You've reread the Declaration of Independence. You've once again enjoyed Jefferson's extraordinary 50th anniversary letter of June 24, 1826, addressed to Roger Weightman. But you're up for still more reading this weekend, and you think you wouldn't mind something that deals seriously—but also in a lively way—with the current problems of the nation founded by the Declaration 235 years ago. After all, the Declaration itself, by submitting facts to a candid world in order to justify the claim of independence, implies that self-government depends on argument and reflection, not just willful or arbitrary choice.
Well, take a look at the new summer 2011 issue of National Affairs. Reflect on the facts and arguments presented to a candid world by our colleagues Fred Barnes ("Lessons from Canada") and Jay Cost ("The Party of the Full Dinner Pail"). Consider what Arnold Kling and Nick Schulz have to say about "The New Commanding Heights," and the implications of their piece for how we should think about the challenges we face in political economy. And there's much more, all of the high quality we've come to expect from this truly high quality journal.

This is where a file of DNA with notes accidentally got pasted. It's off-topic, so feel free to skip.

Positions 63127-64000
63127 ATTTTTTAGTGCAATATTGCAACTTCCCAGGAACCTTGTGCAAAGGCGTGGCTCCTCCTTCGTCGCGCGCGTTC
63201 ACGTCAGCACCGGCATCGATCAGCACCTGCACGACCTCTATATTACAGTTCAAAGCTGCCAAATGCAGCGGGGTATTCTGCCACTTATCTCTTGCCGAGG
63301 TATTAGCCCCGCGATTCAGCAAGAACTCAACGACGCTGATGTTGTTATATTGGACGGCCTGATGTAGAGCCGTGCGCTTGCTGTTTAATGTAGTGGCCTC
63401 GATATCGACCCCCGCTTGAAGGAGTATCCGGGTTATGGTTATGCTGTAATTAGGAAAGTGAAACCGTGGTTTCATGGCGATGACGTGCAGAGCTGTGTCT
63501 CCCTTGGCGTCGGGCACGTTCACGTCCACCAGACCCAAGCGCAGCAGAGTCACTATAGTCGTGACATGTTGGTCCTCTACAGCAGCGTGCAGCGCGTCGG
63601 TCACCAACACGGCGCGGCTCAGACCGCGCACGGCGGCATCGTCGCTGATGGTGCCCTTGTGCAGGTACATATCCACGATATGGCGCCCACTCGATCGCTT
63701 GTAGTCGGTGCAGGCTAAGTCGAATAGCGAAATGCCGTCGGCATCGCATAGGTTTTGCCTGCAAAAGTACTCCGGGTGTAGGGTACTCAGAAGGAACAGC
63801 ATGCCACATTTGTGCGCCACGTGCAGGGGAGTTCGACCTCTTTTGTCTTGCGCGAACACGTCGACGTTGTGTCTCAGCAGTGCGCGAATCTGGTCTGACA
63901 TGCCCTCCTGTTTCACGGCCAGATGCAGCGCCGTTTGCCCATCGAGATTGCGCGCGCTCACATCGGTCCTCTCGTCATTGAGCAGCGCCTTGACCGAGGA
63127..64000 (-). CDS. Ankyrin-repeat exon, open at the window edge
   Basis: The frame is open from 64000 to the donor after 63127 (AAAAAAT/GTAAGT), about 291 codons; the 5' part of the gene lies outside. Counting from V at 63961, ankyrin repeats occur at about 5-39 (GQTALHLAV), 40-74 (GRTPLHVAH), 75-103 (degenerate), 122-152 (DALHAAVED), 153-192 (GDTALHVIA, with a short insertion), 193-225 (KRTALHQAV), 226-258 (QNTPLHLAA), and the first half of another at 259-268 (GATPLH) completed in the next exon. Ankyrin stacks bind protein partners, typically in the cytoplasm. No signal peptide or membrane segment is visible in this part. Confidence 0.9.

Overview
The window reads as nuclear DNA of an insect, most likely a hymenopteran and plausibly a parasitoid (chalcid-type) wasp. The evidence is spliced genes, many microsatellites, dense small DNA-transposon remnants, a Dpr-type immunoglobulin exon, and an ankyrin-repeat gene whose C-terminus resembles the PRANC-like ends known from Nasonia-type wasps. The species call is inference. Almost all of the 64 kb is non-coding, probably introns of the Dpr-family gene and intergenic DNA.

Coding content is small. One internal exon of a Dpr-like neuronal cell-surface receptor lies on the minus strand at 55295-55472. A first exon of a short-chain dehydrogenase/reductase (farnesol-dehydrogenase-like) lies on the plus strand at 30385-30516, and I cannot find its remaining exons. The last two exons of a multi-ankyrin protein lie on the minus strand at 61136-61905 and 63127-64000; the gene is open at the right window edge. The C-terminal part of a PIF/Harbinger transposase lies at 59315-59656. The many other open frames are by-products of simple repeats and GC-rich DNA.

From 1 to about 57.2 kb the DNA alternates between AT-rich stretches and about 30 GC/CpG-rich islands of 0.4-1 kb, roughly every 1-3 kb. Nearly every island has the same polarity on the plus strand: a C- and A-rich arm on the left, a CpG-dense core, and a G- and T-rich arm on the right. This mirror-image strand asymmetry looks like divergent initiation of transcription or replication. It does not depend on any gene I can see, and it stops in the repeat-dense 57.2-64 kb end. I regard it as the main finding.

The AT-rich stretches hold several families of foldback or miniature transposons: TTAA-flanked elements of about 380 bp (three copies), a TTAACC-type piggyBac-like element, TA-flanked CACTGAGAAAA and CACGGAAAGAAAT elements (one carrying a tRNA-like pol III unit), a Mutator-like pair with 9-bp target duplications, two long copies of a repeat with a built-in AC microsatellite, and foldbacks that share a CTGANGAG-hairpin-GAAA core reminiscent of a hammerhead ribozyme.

What? You don't subscribe yet? Give yourself a 4th of July present. Thanks to National Affairs, "all eyes are opened, or opening" to the principles of sounds public policy. Yours should too.